the site of a nearby boardinghouse where conspirators were said to have plotted the assassination; the building at 604 H St. (originally 541 H St.) is now a restaurant. The boardinghouse owner, Mary Surratt, was hanged.
Within 16 months of the assassination, Ford's Theatre closed and the federal government bought the building. The interior was ripped out and turned into offices. In 1933, the National Park Service acquired the building as a site of historic significance. In 1965, President Lyndon Johnson sanctioned the restoration of a working theater and the interior was recreated to look the way it did when Lincoln was shot. Every president since 1968 has attended a show here, though they now sit near the stage, not in the box. Exhibits at Ford's and at Petersen House include Booth's diary and pistol, Lincoln's shawl, campaign memorabilia and photos.
Located at 511 10th St., NW,
Hours vary, depending on show schedules. Tickets do sell out. Tickets for a self-guided walk-through of Ford's and Petersen House bought through Ticketmaster including fees are $9.75.
PRESIDENT LINCOLN'S COTTAGE: This was Lincoln's summer home, where he and his family escaped Washington's heat and humidity. Located on a breezy hill three miles (4.8 kilometers) from the White House, it was the 19th century equivalent of contemporary presidential retreats like Camp David. A statue of Lincoln and his horse evoke his daily half-hour commute to the White House on horseback. He first visited the house three days after his inauguration and last rode to the site the day before he was shot.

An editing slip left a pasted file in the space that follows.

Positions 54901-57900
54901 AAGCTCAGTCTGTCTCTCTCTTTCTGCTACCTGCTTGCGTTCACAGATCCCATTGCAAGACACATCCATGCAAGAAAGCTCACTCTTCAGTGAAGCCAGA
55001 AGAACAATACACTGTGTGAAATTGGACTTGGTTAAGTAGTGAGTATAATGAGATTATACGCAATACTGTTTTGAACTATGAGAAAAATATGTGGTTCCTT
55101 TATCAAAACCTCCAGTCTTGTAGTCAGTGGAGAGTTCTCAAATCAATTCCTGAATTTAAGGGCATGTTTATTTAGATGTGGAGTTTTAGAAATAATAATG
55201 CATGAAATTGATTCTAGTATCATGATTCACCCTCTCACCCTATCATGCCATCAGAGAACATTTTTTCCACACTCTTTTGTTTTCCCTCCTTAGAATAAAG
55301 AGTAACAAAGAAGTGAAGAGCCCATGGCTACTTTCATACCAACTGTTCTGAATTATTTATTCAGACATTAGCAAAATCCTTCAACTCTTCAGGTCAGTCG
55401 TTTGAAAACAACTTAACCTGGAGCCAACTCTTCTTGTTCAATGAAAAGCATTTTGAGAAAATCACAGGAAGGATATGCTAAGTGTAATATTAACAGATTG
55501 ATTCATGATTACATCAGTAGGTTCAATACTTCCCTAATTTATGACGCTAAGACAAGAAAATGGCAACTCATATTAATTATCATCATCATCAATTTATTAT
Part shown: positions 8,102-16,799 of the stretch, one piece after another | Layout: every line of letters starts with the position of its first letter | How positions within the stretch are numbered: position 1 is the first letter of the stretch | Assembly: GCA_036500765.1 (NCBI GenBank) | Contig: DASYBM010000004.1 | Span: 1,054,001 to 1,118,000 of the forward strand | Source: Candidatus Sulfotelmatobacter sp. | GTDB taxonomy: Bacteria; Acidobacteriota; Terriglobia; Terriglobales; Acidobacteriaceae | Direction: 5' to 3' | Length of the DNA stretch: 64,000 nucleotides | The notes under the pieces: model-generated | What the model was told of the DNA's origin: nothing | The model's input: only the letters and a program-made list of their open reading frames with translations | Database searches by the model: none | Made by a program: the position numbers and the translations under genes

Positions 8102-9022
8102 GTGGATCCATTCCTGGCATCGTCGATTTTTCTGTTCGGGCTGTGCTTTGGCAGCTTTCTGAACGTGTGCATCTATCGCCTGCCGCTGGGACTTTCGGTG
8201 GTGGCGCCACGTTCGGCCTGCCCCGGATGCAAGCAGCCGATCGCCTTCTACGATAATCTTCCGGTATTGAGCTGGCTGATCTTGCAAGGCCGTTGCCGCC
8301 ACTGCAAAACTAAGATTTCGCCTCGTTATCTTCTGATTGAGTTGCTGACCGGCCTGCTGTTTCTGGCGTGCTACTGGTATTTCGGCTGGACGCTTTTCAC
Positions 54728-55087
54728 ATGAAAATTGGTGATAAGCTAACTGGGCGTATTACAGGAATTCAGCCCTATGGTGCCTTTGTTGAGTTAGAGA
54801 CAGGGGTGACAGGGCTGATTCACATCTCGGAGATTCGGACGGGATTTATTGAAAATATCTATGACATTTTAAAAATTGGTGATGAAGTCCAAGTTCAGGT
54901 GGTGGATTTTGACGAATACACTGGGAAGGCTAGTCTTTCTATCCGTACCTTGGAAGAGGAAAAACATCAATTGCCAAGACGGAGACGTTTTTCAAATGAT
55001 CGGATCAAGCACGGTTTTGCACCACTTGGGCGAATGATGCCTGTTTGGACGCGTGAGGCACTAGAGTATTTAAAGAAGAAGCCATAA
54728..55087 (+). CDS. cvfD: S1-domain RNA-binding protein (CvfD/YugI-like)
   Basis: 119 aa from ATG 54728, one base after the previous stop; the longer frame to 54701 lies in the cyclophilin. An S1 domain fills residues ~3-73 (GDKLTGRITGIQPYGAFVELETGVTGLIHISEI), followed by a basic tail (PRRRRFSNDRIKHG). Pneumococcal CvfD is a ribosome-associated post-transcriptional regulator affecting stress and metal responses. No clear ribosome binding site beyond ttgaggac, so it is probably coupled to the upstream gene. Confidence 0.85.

Wagonloads of furniture were brought here each summer from the White House. But unlike many historic sites, the house today is not filled with furniture or personal items, and that's the point. Guided tours of the mostly empty rooms emphasize Lincoln's ideas and the people he encountered during his stays here and on his daily rides, from favor-seekers and foreigners to former slaves and soldiers. You'll stand in the room where he read Shakespeare and the Bible, hear about his meetings with the secretary of war, see the view from the